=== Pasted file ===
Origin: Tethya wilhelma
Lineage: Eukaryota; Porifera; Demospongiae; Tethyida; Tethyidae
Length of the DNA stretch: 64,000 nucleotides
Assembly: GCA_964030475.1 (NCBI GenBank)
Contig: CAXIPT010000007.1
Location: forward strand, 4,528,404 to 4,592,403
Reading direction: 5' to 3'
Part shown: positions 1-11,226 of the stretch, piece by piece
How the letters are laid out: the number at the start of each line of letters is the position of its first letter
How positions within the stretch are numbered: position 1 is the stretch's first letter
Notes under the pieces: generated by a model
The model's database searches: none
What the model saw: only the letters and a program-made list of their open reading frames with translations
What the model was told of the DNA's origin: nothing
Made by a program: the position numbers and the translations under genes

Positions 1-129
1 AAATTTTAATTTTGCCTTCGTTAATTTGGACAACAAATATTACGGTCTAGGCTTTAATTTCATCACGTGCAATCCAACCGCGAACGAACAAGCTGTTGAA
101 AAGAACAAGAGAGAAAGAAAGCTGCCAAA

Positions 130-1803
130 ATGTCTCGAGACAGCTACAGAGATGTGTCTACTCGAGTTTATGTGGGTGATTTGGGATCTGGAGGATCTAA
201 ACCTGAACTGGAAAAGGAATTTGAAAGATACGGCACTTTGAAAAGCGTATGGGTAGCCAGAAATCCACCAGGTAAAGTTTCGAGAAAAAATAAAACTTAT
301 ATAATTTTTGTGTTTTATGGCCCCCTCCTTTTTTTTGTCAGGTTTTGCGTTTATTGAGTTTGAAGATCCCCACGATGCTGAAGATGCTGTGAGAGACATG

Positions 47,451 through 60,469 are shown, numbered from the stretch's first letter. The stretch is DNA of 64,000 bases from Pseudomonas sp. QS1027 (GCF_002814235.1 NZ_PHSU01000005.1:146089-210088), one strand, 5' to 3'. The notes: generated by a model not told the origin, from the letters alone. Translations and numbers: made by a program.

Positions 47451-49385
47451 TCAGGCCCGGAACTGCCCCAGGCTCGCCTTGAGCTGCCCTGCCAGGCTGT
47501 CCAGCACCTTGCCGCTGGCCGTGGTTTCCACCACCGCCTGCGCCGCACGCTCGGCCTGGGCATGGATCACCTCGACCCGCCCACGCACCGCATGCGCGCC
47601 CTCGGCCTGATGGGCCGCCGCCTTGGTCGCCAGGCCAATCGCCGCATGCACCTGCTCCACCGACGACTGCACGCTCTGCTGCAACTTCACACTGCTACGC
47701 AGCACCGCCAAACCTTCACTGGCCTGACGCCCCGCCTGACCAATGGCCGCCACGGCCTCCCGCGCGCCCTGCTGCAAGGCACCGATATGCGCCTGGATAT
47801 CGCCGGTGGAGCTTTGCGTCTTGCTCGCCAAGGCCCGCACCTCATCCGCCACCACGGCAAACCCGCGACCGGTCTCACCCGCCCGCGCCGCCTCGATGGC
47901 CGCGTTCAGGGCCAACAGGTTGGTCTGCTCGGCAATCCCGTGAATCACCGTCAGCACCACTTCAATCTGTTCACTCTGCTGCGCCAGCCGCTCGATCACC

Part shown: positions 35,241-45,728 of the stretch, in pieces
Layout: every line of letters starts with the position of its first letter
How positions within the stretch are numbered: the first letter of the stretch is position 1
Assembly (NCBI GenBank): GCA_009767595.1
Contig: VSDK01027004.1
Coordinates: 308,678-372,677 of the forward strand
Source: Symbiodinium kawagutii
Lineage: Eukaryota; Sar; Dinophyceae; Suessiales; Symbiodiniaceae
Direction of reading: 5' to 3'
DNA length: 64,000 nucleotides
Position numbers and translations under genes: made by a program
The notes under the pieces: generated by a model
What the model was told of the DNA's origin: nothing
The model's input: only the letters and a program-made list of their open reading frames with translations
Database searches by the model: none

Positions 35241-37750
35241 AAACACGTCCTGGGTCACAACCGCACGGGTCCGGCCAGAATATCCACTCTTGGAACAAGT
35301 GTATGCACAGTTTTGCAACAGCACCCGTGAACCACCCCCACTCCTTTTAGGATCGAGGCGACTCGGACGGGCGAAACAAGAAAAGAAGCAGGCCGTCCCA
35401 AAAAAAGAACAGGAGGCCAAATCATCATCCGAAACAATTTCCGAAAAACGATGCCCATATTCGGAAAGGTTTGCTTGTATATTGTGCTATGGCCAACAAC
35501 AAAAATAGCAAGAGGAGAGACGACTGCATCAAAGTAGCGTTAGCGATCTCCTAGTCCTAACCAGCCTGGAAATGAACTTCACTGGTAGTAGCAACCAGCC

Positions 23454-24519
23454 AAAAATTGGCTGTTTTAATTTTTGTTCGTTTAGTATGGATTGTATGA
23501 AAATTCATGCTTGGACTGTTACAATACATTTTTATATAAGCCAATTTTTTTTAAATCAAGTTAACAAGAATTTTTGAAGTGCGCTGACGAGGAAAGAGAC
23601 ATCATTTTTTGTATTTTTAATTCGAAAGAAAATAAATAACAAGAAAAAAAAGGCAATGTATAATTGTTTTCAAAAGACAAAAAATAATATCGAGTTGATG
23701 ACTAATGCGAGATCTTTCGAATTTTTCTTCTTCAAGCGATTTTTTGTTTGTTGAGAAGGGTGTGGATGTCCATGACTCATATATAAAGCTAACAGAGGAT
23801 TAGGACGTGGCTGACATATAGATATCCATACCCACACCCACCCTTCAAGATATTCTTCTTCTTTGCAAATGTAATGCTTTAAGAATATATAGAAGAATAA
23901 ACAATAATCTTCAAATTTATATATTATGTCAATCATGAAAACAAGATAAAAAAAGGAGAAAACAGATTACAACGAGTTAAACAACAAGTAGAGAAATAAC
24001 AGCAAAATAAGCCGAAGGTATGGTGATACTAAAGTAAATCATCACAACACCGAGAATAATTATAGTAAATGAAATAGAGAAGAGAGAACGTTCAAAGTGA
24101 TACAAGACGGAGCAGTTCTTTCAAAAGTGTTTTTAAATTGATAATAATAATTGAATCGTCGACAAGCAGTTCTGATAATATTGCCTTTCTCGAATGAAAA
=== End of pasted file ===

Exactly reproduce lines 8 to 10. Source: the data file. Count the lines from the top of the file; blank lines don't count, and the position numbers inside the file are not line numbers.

Part shown: positions 1-11,226 of the stretch, piece by piece
How the letters are laid out: the number at the start of each line of letters is the position of its first letter
How positions within the stretch are numbered: position 1 is the stretch's first letter